Q: Is there any law that addresses harassing phone calls from bill collectors?
A: Yes. The federal Fair Debt Collection Practices Act (FDCPA) protects you from unfair collection acts, including harassing calls and calls outside of normal business hours.
Q: If bill collectors harass me, can I stop paying my debt?
A: No. The federal “fair debt collection” law does not give you the right to avoid your debts. The law only gives you the right to complain if a debt collector does not correctly handle bills, payments, or credit issues. If you owe the money, you still owe the money, but that does not mean that a bill collector (also called a debt collector) can call you at all hours or harass you. You have the right to be treated fairly.
Q: Does the FDCPA apply to all debts?
A: No. The FDCPA applies only to personal and family and household debts. This includes things like a car loan and charge accounts. It does not apply to debt owed by one business to another business.
Q: What, exactly, does the law prohibit bill collectors from doing?
A: Bill collectors may not harass or abuse you, or do anything that is unfair or deceptive when they are collecting debts. Under the FDCPA, a bill collector is any person other than the original creditor (the business that you owe money to) who regularly collects debts that are owed to other people.
Q: How can I stop bill collectors from calling me late at night?
A: If a bill collector calls you before 8 a.m. or after 9 p.m., you can write a letter telling the bill collector to stop. You should send the letter by certified mail and keep a copy. Once your letter has been received, the bill collector must stop calling you outside the legal hours of 8 a.m. and 9 p.m. The bill collector can, however, continue to call you between those hours.
The law protects you from harassment, but generally only paying your debt or hiring an attorney will provide adequate incentive for the debt collector to stop contacting you. Since you may have to prove harassment in court, you should make notes of the exact dates and times of harassing calls and what the debt collector says. You can also let the caller leave a message on your answering machine to prove the harassment.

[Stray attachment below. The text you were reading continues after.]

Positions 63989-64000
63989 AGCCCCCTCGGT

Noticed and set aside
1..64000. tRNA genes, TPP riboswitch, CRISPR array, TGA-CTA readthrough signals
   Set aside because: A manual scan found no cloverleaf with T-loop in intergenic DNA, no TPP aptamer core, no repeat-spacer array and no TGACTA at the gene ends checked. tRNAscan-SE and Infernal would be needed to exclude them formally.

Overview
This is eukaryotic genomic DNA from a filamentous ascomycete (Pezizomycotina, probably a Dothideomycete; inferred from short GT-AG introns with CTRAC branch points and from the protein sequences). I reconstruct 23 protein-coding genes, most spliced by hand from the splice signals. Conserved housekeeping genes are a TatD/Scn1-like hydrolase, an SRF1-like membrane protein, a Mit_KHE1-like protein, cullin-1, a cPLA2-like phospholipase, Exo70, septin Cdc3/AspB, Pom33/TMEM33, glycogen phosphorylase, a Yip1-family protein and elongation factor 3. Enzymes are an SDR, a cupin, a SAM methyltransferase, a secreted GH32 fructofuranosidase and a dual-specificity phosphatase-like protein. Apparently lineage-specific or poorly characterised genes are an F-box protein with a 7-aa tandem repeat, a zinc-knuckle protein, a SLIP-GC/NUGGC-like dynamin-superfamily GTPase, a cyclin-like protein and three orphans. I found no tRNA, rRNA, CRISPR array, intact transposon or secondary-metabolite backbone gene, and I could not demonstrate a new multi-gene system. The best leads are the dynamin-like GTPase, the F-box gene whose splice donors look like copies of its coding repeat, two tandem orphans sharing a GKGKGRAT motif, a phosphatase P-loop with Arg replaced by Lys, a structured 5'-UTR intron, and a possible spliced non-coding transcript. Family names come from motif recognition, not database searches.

Q: Can a bill collector call me at work?
A: Yes. However, if your employer does not approve of bill collectors contacting you at work, tell the bill collector you are not allowed to receive bill collection calls at work. You can give your message by phone, but it is wise to also send the collector a certified letter and keep a copy. Once you have communicated this message, the bill collector must stop calling you at work.
Q: Can a bill collector pretend to be someone else when calling?
A: No. The law requires a bill collector to identify himself or herself as a bill collector and provide his or her name.
Q: If I complain about harassment, might the original creditor just hire a different bill collector to harass me?
A: Sometimes the bill collector “buys” your debt from the original creditor, but if the original creditor still owns your debt, the creditor can hire another bill collector. Also, the bill collector can assign your case to a different collector.
Q: Can bill collectors threaten to put me in jail?
A: No. It is illegal for a bill collector to lie when trying to collect debts, such as by claiming that it is a crime (an offense carrying a possible jail term) to avoid paying your bills. The bill collector can, however, file a collection case in court and get a judgment for the debt you owe. That can lead to a wage garnishment order, allowing an amount to be deducted from your paycheck over time until your debt is paid.
Q: How can I enforce my rights against debt collection harassment?
A: Like most credit rights laws, the FDCPA puts you in charge of enforcement. If the law is violated, you can complain to the Federal Trade Commission (FTC), the agency that enforces the FDCPA. Contact the FTC at www.ftc.gov or 877-382-4357, or contact the Ohio Attorney General’s Office at www.ohioattorneygeneral.gov or 614-466-4320.
You may also wish to consult an attorney for help. Most lawyers who handle bill collector harassment cases do so on a contingent or fee-shifting basis, which means that you pay the lawyer only if the lawsuit is successful. Also, if you win a debt collection lawsuit, you have the right to make the bill collector pay your attorney fees.
Q: Where can I get more information about my credit rights?
A: You can visit the Federal Reserve Board’s website at www.federalreserve.gov or the FTC’s website at www.ftc.gov.
This “Law You Can Use” column was provided by the Ohio State Bar Association. It was prepared by Dayton attorney Ronald L Burdge of Burdge Law Office Co., LPA.